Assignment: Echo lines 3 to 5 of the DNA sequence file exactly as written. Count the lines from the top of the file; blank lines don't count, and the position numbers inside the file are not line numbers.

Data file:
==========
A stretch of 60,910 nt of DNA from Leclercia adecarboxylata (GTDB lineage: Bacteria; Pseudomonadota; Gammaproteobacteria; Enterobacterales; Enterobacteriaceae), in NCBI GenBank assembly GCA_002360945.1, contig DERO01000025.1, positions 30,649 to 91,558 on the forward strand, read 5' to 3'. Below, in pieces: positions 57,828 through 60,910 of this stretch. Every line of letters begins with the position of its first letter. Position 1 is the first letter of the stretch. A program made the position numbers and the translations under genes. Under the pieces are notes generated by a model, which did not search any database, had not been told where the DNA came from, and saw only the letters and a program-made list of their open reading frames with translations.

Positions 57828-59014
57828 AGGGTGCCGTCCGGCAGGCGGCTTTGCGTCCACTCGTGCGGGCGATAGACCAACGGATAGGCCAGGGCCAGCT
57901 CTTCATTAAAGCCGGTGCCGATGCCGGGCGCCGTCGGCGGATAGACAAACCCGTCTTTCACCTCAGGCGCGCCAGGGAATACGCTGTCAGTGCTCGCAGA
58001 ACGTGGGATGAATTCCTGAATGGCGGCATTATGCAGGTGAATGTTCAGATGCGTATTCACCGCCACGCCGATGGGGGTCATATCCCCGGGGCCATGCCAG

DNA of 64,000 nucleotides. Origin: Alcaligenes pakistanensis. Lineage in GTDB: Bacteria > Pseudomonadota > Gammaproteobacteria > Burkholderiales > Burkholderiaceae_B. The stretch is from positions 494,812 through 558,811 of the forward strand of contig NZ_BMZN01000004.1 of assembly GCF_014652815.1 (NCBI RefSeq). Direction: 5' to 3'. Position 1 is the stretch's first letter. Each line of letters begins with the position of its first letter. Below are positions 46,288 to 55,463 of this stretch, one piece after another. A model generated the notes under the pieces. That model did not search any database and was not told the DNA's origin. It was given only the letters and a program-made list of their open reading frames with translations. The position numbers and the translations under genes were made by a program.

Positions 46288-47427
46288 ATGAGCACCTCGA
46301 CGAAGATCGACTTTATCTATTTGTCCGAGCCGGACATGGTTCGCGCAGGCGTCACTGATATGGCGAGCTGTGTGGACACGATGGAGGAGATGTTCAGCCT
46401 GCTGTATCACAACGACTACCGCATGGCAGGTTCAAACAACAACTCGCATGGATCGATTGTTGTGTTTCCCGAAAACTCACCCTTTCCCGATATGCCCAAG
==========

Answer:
57828 AGGGTGCCGTCCGGCAGGCGGCTTTGCGTCCACTCGTGCGGGCGATAGACCAACGGATAGGCCAGGGCCAGCT
57901 CTTCATTAAAGCCGGTGCCGATGCCGGGCGCCGTCGGCGGATAGACAAACCCGTCTTTCACCTCAGGCGCGCCAGGGAATACGCTGTCAGTGCTCGCAGA
58001 ACGTGGGATGAATTCCTGAATGGCGGCATTATGCAGGTGAATGTTCAGATGCGTATTCACCGCCACGCCGATGGGGGTCATATCCCCGGGGCCATGCCAG